The primary point of appeal for a band such as Wavves could be boiled down to the extent to which they fiercely resist being pigeonholed. The Californian act’s earliest releases may very well have played towards the territory of lo-fi noise pop, but they nevertheless retained a sharp punk edge to their sound, at one point even employing two musicians formerly of the late punk legend Jay Reatard’s backing band, as well as drummer Zach Hill, most notably of iconic punk rap trio Death Grips. Despite working closely with Wavves in 2009, Hill never appeared on a record from the band as was initially promised, although their third album, King of the Beach, compiled re-worked versions of demos that frontman Nathan Williams wrote with the drummer. Given that Hill has had a foot in so many different groups of so many different styles over the years, it came as no surprise that King of the Beach significantly cranked up Wavves’ influences from genres such as punk, psychedelia and garage rock, whilst generally broadening their stylings to include a bevy of new sounds. It was at this point that Wavves’ elusiveness when it came to having their style pinpointed properly crystallised, with labels like indie rock, psychedelic pop and surf punk being tossed at them from every direction. Yet, it would seem that embracing any one of these tags would work against the overall aesthetic of the group, with their sound amounting to a messy, explosive mass of infectious indie rock refrains, bratty punk-tinged performances, surf rock riffage, psychedelic atmospheres and noisy production. Sometimes these ingredients would come together smoothly and, other times, they would violently butt heads, but this seems to be precisely the point of the sawtooth bite that comes with listening to a Wavves album, and the case is no different for their latest full-length studio release, You’re Welcome. In fact, based on the singles teased in promotion of this sixth record from the band, the more ambitious and creative production choices, as well as some particularly mangled song structures and sticky choruses, alluded to You’re Welcome being amongst Wavves’ most dynamic, diverse and destructive projects thus far. Indeed, ‘destructive’ is definitely an appropriate descriptor for the band’s newest album, but not necessarily by means of it being a kaleidoscopic eruption of nasty noises pulled from punk, psychedelia and surf rock, rather You’re Welcome, at times, can teeter between being jarring in the best way possible and jarring in a way that fails to translate the full scope of the group’s aspirations over the course of the tracklisting. Undoubtedly, however, given that the songs that stick the landing on the album gift the same riotous amusement of previous Wavves projects, the best moments of You’re Welcome could certainly be said to make for some fruitful forays into ever more abrasive territories for the band, but there are nevertheless some significant slumps in the tracklisting that, whether due to production misfires or simple songwriting shortfalls, prevent the record from being the experimental milestone that it could have been for Williams and his bandmates.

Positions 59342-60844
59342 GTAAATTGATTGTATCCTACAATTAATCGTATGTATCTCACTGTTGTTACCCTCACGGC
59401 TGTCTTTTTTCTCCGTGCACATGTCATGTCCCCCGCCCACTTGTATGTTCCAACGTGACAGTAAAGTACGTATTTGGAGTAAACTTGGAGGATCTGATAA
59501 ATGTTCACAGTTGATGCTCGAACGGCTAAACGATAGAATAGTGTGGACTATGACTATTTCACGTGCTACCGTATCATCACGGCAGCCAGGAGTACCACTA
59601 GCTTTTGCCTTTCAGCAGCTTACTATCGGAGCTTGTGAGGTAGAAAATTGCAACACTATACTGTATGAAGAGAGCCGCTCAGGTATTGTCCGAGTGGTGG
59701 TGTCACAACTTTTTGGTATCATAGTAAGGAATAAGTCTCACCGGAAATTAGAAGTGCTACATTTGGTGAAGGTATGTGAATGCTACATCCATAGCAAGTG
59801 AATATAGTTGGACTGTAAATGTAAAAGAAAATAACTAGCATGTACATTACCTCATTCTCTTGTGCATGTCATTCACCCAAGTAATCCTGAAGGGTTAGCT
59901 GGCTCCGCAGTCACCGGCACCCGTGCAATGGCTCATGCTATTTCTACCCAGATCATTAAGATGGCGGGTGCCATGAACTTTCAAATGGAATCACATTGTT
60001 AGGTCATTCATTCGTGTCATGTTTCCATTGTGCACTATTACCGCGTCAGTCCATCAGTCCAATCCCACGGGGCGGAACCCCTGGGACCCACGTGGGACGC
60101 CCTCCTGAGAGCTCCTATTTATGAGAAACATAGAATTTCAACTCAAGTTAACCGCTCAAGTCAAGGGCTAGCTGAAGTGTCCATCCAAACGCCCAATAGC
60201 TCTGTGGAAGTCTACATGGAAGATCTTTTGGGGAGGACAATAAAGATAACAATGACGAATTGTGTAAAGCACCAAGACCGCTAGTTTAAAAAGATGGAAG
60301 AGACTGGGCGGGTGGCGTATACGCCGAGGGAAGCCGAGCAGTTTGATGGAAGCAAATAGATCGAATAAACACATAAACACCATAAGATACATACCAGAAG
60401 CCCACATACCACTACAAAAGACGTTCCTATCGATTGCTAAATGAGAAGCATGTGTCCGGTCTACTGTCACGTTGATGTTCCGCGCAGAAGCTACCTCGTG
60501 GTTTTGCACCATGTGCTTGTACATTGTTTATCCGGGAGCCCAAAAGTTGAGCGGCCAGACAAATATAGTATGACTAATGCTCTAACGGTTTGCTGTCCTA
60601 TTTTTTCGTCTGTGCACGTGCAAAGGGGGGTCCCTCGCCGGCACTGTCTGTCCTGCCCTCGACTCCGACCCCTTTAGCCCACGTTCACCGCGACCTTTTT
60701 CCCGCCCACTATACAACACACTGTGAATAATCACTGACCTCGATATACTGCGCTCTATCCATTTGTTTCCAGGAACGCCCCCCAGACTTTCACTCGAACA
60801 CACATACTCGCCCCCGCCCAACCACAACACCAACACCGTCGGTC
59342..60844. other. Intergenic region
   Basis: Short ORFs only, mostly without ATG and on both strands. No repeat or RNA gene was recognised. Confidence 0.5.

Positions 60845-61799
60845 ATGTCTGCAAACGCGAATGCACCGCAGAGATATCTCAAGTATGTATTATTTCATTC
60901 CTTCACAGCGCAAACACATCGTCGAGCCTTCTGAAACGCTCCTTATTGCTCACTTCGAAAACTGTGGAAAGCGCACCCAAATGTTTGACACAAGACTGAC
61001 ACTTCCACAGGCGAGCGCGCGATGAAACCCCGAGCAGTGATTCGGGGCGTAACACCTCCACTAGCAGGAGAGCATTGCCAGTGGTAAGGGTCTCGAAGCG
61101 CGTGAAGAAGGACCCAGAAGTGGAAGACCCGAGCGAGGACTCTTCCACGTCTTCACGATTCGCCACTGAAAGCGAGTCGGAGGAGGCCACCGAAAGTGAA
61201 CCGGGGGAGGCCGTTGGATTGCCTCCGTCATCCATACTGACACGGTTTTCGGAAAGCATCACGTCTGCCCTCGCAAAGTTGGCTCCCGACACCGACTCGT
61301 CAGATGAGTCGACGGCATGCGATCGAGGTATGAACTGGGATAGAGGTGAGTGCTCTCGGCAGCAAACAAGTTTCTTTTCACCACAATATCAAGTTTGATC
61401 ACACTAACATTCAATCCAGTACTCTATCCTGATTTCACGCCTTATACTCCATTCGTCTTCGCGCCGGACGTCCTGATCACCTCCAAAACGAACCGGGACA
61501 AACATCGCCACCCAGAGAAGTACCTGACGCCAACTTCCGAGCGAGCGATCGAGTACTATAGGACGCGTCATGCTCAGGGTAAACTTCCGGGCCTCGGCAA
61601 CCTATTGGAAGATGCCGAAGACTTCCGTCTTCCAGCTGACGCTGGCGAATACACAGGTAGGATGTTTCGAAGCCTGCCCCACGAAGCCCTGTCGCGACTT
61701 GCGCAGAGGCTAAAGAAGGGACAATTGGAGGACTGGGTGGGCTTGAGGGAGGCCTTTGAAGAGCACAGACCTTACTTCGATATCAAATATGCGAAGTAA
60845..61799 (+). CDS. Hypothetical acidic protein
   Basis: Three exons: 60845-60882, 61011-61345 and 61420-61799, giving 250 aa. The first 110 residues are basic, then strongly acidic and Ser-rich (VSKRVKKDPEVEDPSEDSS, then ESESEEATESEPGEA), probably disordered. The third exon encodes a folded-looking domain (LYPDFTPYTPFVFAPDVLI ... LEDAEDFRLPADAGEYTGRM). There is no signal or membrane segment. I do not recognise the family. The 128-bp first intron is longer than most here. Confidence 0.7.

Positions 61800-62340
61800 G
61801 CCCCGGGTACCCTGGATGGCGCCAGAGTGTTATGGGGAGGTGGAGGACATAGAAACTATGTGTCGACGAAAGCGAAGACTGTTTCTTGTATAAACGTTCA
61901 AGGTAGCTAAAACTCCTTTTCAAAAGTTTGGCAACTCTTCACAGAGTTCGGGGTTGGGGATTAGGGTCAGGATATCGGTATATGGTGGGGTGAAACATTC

Whilst You’re Welcome certainly seems to portray Wavves in a point of transformation — with the band keeping one foot firmly planted in the sound that got them to where they are today, whilst the other treads warily onto a slightly more progressive path — that’s not to say that this transitory state works to the detriment of the record, or, at least, not in the way that one might assume. With the creative powers of Williams and co. being split between these two sides of the album, it’s only natural that certain cuts in the tracklisting will lean more towards the stylings of the group’s past output, whilst others push away from these sounds to a degree, but whether a song amounts to a familiar or forward-thinking endeavour for Wavves is by no means an indication of its quality. Hollowed Out, for example, does little to alter the band’s usual compositional blueprint, but is better for it, in that the cut compiles many of the sharpest and most striking characteristics of the Wavves projects of the past that were primed for buttering the listener up with a propulsive, chugging groove during the verse, before unleashing the full-on, auditory assault of their sticky and in-your-face choruses. Following a brief introduction that sees plucky keyboard chords and clacking percussion accompany a clear homage to the castrato-sounding barbershop vocal stylings of The Beach Boys, the verse plays out in typical Wavves fashion, with a firm bass groove bolstering the straight and rigid drum pattern, whilst interpolations of bright, fuzzed-out chords are woven between quivering incidentals of noodling guitar. The succeeding outbreak of snappy garage rock guitars and a driving vocal melody from Williams acts as a false flag for the refrain, which makes the actual chorus all the more forceful, as a tug of war ensues between the simple bass line that accompanies Williams fluttering vocals and the upsurge of growling, earthshaking bass and swirling jangles of surf rock guitar. Although true to the tried-and-tasted formula of Wavves’ lo-fi surf punk that is perfectly suited for blaring out of an open garage, Hollowed Out is simply successful for the playing towards the band’s pre-established strengths. Then again, Wavves are not a group to routinely abide by the “if it ain’t broke, don’t fix it” mantra, rather much of You’re Welcome shows them to lean more towards the philosophy of, “if it ain’t broke, then break it and make something better from its leftover scraps.” Case in point, the opening track, Daisy, may very well be built with the surf rock chord progressions and squealing guitar leads of numerous other songs by the band, but Wavves decide to really splash out in terms of the inventive production quirks they utilise across the cut. From the devastatingly noisy mixing used on the snare drum during the fill that introduces each verse to the shivering effect used on Williams’ vocals when he turns down his usual punchiness and opts for a delivery with more legato, the group doesn’t shy away from taking risks in the production on Daisy, and they all undoubtedly pay off, making for one of the most dynamic songs in the tracklisting. This is especially true given that this opening cut is also one of the most thoroughly-written pieces on the album, with the band displaying an impressive application of tension and release, particularly during the chorus, which is made to sound oddly triumphant as the instrumentation and sugary backing vocals swell towards a sort of semi-climax that arrives just before the high of the hook plummets back down to the blunt attitude of the verse once again. No Shade makes some similarly bold decisions with regards to the production style, as heavily-reverbed cascades of mocking backing vocals play against the chopped and manipulated rhythm section at the beginning of the verse, which works as an amusingly jarring introduction for a song that ultimately devolves into the most propulsive and pummelling display of fuzzy, gut-punching garage punk across the entire record. With the title track also tinkering with blaring noise that plays against some of Williams’ signature, sticky hooks, You’re Welcome may only push the envelope ever so slightly for Wavves, but the band’s efforts are no less effective in challenging the listener with some exceptionally imaginative production kinks, whilst offering much of the same eclectic, incisive indie rock that has made the group so elusive over the past decade.